Shouting At Your Computer Is The Future Of Search
Voice commands are on track to kill the keyboard
Voice-commanded computers are joining touch-screen tablet computers in the unlikely pantheon of “Things Captain Piccard had that we always wanted and can now buy,” and they’re likely to dominate our lives more and more in coming years. According to the epic annual Internet Trends report penned by Mary Meeker of the venture capital firm Kleiner Perkins Caulfield & Beyers, voice is the next frontier in how we communicate with our computers. Siri: Earl grey, double hot, double sweet.
As of 2015, 65 percent of smartphone owners reported using voice assistants like Apple’s “Siri,” up nine percent from the year prior and more than twice recorded usage in 2013. Among the two biggest reasons that people report turning to voice assistants are improvements in the technology and increased awareness of the products that utilize it. Google’s word accuracy reached roughly 90 percent, meaning that the technology actually works in a meaningful way for the first time, which probably makes a big difference. (As with many technologies, the initial phases weren’t all that impressive, which, when we’re talking voice commands, meant we were just shouting at our phones.)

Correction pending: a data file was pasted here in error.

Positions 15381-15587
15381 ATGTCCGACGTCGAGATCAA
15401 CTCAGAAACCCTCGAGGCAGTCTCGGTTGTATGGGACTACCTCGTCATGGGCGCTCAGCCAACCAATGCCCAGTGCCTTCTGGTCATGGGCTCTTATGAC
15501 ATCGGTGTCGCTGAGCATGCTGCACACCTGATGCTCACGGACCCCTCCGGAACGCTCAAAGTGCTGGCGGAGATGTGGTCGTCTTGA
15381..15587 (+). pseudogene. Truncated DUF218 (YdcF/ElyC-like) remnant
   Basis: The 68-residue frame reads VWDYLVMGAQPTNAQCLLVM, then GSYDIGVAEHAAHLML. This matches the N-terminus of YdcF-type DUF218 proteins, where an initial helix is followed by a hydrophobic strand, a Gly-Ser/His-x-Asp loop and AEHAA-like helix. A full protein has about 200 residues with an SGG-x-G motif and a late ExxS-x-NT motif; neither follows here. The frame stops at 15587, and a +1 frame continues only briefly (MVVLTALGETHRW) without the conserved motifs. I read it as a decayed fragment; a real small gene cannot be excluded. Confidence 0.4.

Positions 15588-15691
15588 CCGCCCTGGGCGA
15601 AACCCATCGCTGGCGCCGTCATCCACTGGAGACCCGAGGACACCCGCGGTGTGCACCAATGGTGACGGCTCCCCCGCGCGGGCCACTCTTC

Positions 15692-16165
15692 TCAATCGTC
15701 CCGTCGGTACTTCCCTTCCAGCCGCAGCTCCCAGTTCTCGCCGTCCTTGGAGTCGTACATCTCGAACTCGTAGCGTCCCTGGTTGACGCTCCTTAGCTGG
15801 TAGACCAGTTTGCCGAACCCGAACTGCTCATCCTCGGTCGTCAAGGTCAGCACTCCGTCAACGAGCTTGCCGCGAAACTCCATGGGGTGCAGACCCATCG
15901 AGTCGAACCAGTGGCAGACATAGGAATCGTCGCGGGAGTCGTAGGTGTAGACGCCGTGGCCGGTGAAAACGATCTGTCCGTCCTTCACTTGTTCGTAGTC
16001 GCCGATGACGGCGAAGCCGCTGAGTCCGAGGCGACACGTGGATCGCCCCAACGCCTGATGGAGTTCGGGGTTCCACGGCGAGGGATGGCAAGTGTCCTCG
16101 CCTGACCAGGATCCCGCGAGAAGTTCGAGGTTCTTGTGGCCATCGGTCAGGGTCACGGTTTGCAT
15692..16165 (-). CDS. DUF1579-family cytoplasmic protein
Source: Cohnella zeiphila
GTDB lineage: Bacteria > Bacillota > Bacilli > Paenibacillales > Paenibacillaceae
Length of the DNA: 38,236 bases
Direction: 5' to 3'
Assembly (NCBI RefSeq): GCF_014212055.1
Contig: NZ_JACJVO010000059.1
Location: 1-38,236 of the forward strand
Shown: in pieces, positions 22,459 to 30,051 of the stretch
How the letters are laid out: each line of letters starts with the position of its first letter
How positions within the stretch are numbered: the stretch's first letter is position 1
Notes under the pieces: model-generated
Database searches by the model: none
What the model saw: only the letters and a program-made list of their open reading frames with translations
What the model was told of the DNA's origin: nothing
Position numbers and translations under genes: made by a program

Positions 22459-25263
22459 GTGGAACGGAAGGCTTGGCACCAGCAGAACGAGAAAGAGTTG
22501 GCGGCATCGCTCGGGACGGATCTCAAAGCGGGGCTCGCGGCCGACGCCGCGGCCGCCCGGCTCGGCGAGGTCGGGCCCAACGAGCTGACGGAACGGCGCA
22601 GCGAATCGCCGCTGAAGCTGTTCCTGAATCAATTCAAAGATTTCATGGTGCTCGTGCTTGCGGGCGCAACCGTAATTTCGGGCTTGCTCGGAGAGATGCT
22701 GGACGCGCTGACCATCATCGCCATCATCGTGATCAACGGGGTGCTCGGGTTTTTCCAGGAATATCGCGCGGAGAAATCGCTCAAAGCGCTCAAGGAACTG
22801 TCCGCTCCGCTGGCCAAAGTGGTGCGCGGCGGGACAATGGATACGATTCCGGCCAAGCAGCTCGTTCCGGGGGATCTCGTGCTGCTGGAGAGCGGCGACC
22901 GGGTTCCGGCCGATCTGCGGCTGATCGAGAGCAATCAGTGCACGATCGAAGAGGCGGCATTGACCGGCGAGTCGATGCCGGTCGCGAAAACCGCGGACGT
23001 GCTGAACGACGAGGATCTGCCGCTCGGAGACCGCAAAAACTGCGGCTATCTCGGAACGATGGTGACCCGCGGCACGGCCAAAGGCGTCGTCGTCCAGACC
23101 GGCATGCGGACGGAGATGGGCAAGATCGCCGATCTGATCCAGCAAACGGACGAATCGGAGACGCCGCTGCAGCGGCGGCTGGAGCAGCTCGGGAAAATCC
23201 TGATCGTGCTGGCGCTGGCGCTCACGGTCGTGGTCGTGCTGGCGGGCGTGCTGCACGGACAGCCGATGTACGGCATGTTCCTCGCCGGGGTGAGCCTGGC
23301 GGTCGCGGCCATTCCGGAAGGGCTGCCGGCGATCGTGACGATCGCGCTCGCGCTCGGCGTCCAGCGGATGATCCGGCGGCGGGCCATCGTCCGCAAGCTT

Given the fact that these features are now available on most smartphones, it’s hardly surprising that voice query technology is being used for “personal assistant” purposes about one-quarter of the time. The main reason cited for using voice technology is that it’s useful when hands are otherwise occupied. This feature is most commonly used in the home—who among us hasn’t shouted for Siri to set an alarm for us when we’re too tired to grab our phone from the nightstand?—but is also commonly utilized in the car.
In addition to giving a full analysis of the current voice assistant landscape, Meeker’s report also reveals a future that looks a little bit like the movie “Her.” She estimates that half of all web searches will be conducted through voice and image searches within the next four years. Add chatbots to that near future, and maybe we get computers with Google-inspired backchat. “Did you mean to ask me for [insert passive-aggressive homophone here].”
As voice assistant technology becomes more and more ubiquitous, many are seeing the growing field as a race to market saturation in which Apple, Microsoft, Amazon, Facebook, and Google are facing off. (According to the New York Times, Google is winning.) And they’re all making pretty incredible strides. Amazon Echo, the fastest-selling speaker of the year, has risen tremendously in popularity with more than half of Amazon users stating familiarity with the product (thanks at least in part to Amazon’s first-ever Superbowl ad this past year). While 1 in 5 Android searches are done using voice technology on a variety of apps, Siri handles over 1 billion requests per week, and roughly one-quarter of Bing searches are conducted with Microsoft’s voice interface.